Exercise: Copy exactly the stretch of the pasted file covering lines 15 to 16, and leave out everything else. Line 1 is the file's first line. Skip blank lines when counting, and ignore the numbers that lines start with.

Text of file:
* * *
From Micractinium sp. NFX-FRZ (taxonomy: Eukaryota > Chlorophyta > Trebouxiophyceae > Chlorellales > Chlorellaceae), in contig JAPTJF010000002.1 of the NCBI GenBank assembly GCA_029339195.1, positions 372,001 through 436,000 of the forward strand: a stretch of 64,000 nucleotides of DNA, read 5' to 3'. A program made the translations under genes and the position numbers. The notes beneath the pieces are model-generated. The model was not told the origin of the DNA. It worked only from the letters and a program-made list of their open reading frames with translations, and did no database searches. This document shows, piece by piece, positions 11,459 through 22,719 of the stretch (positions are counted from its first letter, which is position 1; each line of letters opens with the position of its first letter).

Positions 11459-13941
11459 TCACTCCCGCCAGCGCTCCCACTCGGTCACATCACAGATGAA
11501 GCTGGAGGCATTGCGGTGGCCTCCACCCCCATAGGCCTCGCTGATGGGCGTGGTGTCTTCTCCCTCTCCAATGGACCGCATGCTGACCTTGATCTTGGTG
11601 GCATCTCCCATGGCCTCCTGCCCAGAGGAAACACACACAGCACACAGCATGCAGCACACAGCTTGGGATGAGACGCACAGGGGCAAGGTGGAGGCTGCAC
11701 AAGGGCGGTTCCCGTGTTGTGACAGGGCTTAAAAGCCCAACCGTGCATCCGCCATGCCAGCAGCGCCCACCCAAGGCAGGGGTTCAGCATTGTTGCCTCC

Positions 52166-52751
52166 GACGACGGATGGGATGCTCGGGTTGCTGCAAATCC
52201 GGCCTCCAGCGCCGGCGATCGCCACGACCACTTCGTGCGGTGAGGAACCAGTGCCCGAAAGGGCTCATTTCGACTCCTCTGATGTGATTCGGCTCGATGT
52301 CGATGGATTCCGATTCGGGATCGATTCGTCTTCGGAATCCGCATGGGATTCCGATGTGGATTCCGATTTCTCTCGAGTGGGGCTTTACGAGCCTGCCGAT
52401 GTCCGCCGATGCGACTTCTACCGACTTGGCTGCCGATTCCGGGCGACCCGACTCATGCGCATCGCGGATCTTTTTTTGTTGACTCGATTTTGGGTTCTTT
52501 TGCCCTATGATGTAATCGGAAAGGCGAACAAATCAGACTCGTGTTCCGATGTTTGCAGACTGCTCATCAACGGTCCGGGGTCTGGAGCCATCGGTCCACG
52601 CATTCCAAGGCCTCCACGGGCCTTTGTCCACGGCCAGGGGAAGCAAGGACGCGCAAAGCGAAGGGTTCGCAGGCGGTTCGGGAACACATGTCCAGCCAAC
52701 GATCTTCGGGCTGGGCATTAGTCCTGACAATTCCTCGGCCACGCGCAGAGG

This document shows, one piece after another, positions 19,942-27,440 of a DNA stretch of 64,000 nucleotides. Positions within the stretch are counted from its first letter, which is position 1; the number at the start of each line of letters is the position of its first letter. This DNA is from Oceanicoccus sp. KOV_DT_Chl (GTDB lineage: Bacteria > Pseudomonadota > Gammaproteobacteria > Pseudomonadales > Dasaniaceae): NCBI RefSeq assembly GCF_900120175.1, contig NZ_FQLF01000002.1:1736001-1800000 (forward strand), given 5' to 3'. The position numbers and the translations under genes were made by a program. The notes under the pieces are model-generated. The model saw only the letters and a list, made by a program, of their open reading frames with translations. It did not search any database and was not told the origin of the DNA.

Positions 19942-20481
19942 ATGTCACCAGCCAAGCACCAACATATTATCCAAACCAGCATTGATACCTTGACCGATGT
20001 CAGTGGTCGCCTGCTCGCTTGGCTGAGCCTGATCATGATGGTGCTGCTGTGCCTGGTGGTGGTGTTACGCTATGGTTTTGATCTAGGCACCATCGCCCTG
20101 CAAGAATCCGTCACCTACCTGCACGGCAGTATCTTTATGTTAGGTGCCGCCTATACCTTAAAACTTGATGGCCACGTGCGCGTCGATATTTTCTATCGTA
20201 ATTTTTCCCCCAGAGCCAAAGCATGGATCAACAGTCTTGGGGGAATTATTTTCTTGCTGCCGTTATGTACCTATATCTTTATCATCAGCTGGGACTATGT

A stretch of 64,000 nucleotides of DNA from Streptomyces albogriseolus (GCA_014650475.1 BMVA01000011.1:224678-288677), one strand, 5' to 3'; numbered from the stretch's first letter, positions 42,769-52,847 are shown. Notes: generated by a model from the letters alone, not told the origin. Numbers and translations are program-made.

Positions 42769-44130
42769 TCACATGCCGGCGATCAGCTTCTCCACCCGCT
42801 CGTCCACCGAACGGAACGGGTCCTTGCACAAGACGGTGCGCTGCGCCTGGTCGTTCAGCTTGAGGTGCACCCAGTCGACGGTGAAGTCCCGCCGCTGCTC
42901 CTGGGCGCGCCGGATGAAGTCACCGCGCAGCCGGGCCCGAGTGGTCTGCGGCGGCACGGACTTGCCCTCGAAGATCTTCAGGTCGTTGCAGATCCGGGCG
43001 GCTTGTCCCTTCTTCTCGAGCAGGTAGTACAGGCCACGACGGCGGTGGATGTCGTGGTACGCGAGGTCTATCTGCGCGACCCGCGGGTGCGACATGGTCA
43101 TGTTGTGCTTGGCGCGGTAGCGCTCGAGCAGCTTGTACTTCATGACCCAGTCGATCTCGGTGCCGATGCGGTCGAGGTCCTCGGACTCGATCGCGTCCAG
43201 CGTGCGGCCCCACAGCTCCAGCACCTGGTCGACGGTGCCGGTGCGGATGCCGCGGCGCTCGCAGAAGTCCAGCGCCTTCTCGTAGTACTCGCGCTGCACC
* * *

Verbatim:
This document shows, one piece after another, positions 19,942-27,440 of a DNA stretch of 64,000 nucleotides. Positions within the stretch are counted from its first letter, which is position 1; the number at the start of each line of letters is the position of its first letter. This DNA is from Oceanicoccus sp. KOV_DT_Chl (GTDB lineage: Bacteria > Pseudomonadota > Gammaproteobacteria > Pseudomonadales > Dasaniaceae): NCBI RefSeq assembly GCF_900120175.1, contig NZ_FQLF01000002.1:1736001-1800000 (forward strand), given 5' to 3'. The position numbers and the translations under genes were made by a program. The notes under the pieces are model-generated. The model saw only the letters and a list, made by a program, of their open reading frames with translations. It did not search any database and was not told the origin of the DNA.

Positions 19942-20481